Legal basis Article 139(2) of the Treaty provides that "agreements concluded at Community level shall be implemented…, in matters covered by Article 137, at the joint request of the signatory parties, by a Council decision on a proposal from the Commission". The Agreement concluded by ECSA and ETF on the Maritime Labour Convention, 2006 refers to working conditions and contains provisions on the health and safety of workers, an area which is governed by Article 137(1) of the Treaty. This is one of the fields in which the Council can decide by a qualified majority. Article 139(2) hence constitutes the proper legal basis for the Commission's proposal. In its Communication "Adapting and promoting the social dialogue at Community level"[6], the Commission emphasised that "before any legislative proposal is presented to the Council, the Commission carries out an assessment involving consideration of the representative status of the contracting parties, their mandate and the legality of each clause in the collective agreement in relation to Community law, and the provisions regarding small and medium-sized enterprises". This assessment is carried out below. 1. Representativeness of the contracting parties and their mandate. The legitimacy of social partners to be consulted and to be given the right to negotiate agreements likely to be implemented by Council decision or directive is based on their representativeness. According to the Commission's 2006 study on representativeness of the sea and coastal water transport social partners , ETF and ECSA fulfil the criteria set out in the Communication COM(1998)322 final, of 20 May 1998 and are consequently confirmed as the European social partners for this sector. a) ETF The study states that there is at least one affiliation in each country under consideration. In many countries there are multiple memberships. On aggregate, ETF has 54 direct affiliations from the countries under examination. 70.7% of the unions examined are directly or indirectly (via higher-order units) affiliated to ETF. In so far as data on sectoral membership of the national unions provide sufficient information on their relative strength, it can be concluded that ETF covers the sector's most important labour representatives. Exceptional cases of major unions non covered involve Cyprus and Sweden. Even in these cases, however, other important unions are covered. All but two sector-related members of ETF, for which pertinent information is available (i.e. Lithuania's LJS and Portugal's OFICIAISMAR-FSM) are involved in collective bargaining. European organisations other than ETF represent only a small number of sector-related unions and countries. This involves UNI Europa, with 6 affiliations covering 3 countries; the Nordic Transport Workers' Federation (NTF), with 5 affiliations covering 3 countries; the European Federation of Public Service Unions (EPSU), with 4 affiliations and 3 countries; the European Federation of Trade Unions in the Food, Agriculture and Tourism Sectors and Allied Branches (EFFAT) and the European Mine, Chemical and Energy Workers' Federation (EMCEF), with each 3 affiliations and 3 countries; The European Metalworkers' Federation (EMF), with 3 affiliations and 2 countries; the Nordic Ship Officers' Congress (NFBK), with 2 affiliations and 2 countries; the European Federation of Building and Woodworkers (EFBWW) and the European Federation of Retired and Older People (FERPA), each with 2 affiliations and one country; and the European Trade Union Committee for Textiles:Clothing and Leather (ETUF:TCL), EURO-WEA, NordIng, EMPA and the Fédération des Cadres de l'Energie et de la Recherche, each with one affiliation. This review underscores the status of ETF as the sector's labour representative, the more so since many of the above affiliations to other European organisations reflect the overlapping domains of the affiliates rather than a real attachment to the sea and coastal water transport sector. b) ECSA Of the 24 countries examined, ECSA has 21 under its umbrella through associational members from these countries. The Czech Republic, Latvia and Romania are not covered. This lack of affiliations in three Member States may raise doubts as to whether representativeness according to the above Commission criterion in terms of coverage of a sufficient number of Member States is met. Affiliated and unaffiliated associations co-exist in Cyprus, Denmark, Finland, Greece, Ireland, Italy and Sweden. Lack of comparable membership data makes it difficult to bring out the relative importance of affiliated and unaffiliated associations in these countries. Taking into account also an association's role in collective bargaining as an indicator of its significance, it is clear that the most important associations of Cyprus, Denmark, Finland and Italy are affiliated. In Greece, Ireland and Sweden some important employer associations (i.e. EEA and the Union of Domestic Ferries, IBEC and SARF) that conduct bargaining are outside. There are also some countries (i.e. Estonia, Ireland, Lithuania, Malta, Poland, Portugal, Sweden, Slovenia and the UK) where the affiliates of ECSA are not engaged in bargaining. With the exception of Ireland and Sweden, no other association that is involved in bargaining exists in these countries. This is because in this group of countries (with the exception of Sweden) sectoral multi-employer bargaining is absent, such that it is the companies themselves that engage in collective bargaining. In Ireland (on behalf of individual companies) and Sweden (in the form of multi-employer bargaining), collective bargaining is conducted by an unaffiliated employer association. Compared to ETF, a greater number of member associations under ECSA umbrella are not involved in bargaining. Industrial relations are thus not the primary concern of these associations. Some ECSA members may have a role in industrial relations only through consultation procedures and participation in tripartite bodies. Actually, they may regard themselves as trade associations rather than as industrial relations actors. By contrast, ECSA members cover collective bargaining in 10 countries (i.e. Austria, Belgium, Cyprus, Germany, Denmark, Spain, Finland, France, Italy and the Netherlands). A review of the memberships of the employer associations shows that there are no organisational links between sector-related employer associations and European federations other than ECSA. Affiliations are recorded only for federations at international level, such as the International Chamber of Shipping (ICS), the International Shipping Federation (ISF), the Baltic and International Maritime Council (BIMCO), INTERTANKO and INTERCARGO. This underscores the relevance of ECSA as the representative European social partner for the employers in the sector. c) Mandate to negotiate Both ETF and ECSA have a mandate to negotiate in matters of the European social dialogue. However, ETF does not have a permanent mandate in this respect. Rather, it is mandated provisionally to negotiate on behalf of its members on a case by case basis. 2. Legality of clauses of the agreement. The Commission has scrutinised all the clauses of the agreement and has not found any to be contrary to Community law. The obligations imposed on the Member States do not arise directly from the agreement between the social partners but from the arrangements for implementing the agreement in application of the directive. The content of the agreement remains within the remit of Article. 137 of the Treaty. Insofar as parts of the agreement require amendments to EU legislation currently in force, these amendments are included in the proposal. To the extent that parts of the agreement concern matters that are already covered by existing provisions of Community legislation, the agreement lays down in its final provisions that it shall not affect any law, custom or agreement which provides more favourable conditions for seafarers. In addition, the necessary safeguards of the acquis, in particular a more favourable treatment clause, were included in the proposal. The Commission therefore considers that all the conditions are fulfilled for presenting a proposal for this agreement to be implemented by a Council decision. 3. Provisions regarding small and medium-sized enterprises. Under the terms of Article 137(2) of the Treaty, legislation on social matters must avoid imposing administrative, financial and legal constraints in a way which would hold back the creation and development of small and medium-sized enterprises (SMEs). In this context the agreement does not make any distinction between workers of SMEs and others, and it does not introduce additional administrative, financial or legal constraints over and above current Community law. Therefore, the Commission concludes that the agreement complies with the provisions on small and medium-sized enterprises. Art. 139(2) does not provide for consultation of the European Parliament on requests made to the Commission by the social partners. However, the Commission has forwarded its proposal so that Parliament can, if it so desires, communicate its opinion to the Commission and the Council. The same applies to the Economic and Social Committee and the Committee of the Regions. |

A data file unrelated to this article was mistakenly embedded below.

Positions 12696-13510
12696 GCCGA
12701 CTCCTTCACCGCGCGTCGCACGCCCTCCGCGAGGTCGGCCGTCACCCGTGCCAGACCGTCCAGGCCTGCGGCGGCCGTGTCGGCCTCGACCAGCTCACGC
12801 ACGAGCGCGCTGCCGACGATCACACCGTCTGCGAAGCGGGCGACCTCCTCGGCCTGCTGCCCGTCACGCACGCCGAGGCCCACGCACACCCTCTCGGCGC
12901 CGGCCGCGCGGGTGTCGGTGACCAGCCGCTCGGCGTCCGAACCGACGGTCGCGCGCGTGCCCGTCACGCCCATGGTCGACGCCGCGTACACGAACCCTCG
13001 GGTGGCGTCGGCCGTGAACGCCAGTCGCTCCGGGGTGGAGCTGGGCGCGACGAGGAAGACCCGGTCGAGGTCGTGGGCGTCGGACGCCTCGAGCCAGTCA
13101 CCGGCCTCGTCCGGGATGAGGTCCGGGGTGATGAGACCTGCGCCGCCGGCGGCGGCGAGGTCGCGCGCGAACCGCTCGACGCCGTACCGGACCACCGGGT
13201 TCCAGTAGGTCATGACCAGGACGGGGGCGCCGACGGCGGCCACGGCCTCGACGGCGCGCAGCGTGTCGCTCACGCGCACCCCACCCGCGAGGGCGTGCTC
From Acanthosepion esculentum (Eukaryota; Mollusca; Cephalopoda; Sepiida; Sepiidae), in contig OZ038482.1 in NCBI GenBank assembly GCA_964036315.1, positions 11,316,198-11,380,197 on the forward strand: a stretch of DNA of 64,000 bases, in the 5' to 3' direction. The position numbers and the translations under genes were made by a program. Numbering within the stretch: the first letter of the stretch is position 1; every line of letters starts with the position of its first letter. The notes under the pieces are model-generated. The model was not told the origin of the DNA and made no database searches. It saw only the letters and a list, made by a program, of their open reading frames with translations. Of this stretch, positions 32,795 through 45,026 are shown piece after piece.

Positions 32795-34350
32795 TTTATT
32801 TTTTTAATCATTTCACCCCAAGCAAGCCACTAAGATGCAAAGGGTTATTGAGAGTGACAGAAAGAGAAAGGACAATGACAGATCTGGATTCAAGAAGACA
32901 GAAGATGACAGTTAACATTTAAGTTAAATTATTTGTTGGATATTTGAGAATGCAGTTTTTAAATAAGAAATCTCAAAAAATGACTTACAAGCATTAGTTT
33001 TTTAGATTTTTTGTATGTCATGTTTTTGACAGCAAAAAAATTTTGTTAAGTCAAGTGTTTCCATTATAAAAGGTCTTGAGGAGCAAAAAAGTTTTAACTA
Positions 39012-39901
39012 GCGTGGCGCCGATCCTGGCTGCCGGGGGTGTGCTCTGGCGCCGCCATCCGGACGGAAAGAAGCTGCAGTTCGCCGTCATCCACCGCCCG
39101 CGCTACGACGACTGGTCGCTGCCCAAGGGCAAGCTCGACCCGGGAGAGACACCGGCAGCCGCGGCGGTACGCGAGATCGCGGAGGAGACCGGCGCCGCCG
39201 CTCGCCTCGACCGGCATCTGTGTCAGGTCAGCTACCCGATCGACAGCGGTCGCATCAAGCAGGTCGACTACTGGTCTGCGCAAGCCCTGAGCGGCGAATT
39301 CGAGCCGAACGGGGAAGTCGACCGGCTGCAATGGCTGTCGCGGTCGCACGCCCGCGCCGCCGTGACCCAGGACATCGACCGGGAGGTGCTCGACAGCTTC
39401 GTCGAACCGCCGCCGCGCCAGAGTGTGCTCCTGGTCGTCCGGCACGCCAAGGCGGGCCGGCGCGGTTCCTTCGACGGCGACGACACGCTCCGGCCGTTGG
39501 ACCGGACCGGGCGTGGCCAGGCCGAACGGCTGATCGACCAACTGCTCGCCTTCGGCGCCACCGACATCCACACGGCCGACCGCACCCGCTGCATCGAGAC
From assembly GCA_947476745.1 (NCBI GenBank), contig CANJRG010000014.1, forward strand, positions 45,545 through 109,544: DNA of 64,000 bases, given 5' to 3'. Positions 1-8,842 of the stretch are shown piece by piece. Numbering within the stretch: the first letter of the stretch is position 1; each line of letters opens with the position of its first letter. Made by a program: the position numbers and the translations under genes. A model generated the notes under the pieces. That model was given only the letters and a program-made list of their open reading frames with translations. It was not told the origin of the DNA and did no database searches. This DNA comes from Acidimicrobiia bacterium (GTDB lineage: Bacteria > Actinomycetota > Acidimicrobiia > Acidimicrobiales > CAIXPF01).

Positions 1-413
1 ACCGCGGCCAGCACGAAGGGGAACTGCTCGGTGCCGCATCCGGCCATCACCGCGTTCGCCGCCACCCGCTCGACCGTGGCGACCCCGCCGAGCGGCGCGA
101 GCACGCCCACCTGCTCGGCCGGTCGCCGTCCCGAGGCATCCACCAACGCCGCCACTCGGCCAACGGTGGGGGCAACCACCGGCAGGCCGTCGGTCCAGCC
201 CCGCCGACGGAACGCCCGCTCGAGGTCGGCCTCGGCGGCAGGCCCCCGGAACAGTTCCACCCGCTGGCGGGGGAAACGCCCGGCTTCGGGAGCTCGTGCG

320 | Subsidiarity principle The subsidiarity principle applies insofar as the proposal does not fall under the exclusive competence of the Community. |